V. O. Key wrote in his masterpiece:
“Of all the American states, Virginia can lay claim to the most thorough control by an oligarchy. Political power has been closely held by a small group of leaders who, themselves and their predecessors, have subverted democratic institutions and deprived most Virginians of a voice in their government. The Commonwealth possesses characteristics more akin to those of England at about the time of the Reform Bill of 1832 than to those of any other state of the present-day South. It is a political museum piece.” (p. 19)
State senator John Chichester, who served in the legislature for thirty years, concluded his essay on the Virginia Way:
“We can all think of crucial junctures in our history. And while by today’s standards, all of the original choices were not correct, they were ultimately corrected so that our way of life did not depart significantly from the traces in which we walk. We can take comfort in the lessons of Virginia history. At those crucial points in our journey, Virginia’s political leaders will reach deep and find fortitude and courage. They will coalesce and make that unpopular choice, if it truly is necessary to preserve the treasure that is our Commonwealth.”(p. 233)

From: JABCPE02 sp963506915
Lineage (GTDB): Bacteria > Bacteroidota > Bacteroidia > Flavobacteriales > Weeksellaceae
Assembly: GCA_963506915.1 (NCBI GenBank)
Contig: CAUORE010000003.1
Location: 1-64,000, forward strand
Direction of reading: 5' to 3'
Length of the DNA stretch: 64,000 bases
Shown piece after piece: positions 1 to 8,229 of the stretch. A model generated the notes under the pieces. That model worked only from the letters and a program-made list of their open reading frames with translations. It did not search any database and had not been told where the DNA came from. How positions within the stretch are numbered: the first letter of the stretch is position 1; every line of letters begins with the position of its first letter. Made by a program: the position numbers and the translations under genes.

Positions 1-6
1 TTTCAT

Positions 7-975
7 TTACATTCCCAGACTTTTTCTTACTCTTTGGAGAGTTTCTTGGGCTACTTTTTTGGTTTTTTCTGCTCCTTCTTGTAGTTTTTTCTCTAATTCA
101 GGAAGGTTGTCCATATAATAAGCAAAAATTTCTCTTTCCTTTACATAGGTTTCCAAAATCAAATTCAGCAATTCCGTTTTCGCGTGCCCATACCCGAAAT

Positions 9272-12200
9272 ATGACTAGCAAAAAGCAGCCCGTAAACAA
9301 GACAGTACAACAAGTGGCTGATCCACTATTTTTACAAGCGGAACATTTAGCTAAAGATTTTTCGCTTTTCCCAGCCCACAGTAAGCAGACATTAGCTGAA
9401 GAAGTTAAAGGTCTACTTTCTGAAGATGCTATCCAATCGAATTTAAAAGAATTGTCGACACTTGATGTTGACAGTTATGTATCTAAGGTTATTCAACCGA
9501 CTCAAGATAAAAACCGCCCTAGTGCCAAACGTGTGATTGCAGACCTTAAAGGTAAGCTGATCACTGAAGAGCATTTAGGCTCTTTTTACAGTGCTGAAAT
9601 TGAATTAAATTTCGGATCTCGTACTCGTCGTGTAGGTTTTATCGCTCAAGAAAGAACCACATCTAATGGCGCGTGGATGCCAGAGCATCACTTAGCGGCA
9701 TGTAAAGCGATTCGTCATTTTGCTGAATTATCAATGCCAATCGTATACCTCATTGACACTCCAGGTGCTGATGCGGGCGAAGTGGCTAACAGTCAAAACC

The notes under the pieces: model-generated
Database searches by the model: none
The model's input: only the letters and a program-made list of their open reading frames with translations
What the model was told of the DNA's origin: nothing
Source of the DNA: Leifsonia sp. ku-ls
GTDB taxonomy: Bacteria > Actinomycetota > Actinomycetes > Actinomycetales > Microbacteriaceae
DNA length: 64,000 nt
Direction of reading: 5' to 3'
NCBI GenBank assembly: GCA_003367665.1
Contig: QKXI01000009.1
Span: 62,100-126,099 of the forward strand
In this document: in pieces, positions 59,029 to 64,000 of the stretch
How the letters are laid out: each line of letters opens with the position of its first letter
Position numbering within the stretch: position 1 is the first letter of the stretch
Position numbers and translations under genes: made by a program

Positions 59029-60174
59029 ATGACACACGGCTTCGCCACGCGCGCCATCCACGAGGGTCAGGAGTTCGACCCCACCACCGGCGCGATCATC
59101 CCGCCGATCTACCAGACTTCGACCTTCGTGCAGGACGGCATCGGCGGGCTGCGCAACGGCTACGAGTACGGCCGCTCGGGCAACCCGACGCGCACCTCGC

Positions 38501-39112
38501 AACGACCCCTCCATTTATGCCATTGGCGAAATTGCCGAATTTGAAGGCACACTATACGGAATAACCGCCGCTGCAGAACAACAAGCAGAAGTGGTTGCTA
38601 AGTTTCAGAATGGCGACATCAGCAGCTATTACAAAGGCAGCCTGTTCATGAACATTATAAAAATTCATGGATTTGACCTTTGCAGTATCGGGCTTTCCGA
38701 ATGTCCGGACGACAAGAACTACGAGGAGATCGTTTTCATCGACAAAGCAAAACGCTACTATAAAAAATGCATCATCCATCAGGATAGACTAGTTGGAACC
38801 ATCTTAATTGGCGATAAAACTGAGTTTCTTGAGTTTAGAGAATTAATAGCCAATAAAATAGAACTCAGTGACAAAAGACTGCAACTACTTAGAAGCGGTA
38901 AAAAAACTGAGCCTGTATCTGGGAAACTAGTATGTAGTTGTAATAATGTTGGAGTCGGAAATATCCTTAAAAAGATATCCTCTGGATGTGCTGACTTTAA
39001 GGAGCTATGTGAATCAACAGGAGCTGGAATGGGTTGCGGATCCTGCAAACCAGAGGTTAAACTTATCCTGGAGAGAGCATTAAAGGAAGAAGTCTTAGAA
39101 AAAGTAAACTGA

There is a Schoolhouse Rock vision of government that claims it serves people, and there is the reality that government is for sale. There is a science fiction vision of capitalism in which the unfettered free market picks winners and losers, and there is actually-existing capitalism where wealthy interests make as much money as recklessly as possible during boom times, and Uncle Sam bails them out when they go bust.
Virginia politicians view wrongdoing, misjudgments, corruption, and contempt of democracy as aberrations from a self-referential enlightenment journey in which they are the heirs of Saint Jefferson. They ignore plain facts and evident consequences in service of a fraudulent ideology that, coincidentally, happens to benefit themselves and their donors primarily.
Jeff Thomas is the author of a book on the Virginia Way. Quotation marks were not used for quotes from his own book for the sake of clarity, but this essay was derived from it, and much of this essay pieces together direct quotations from various sections.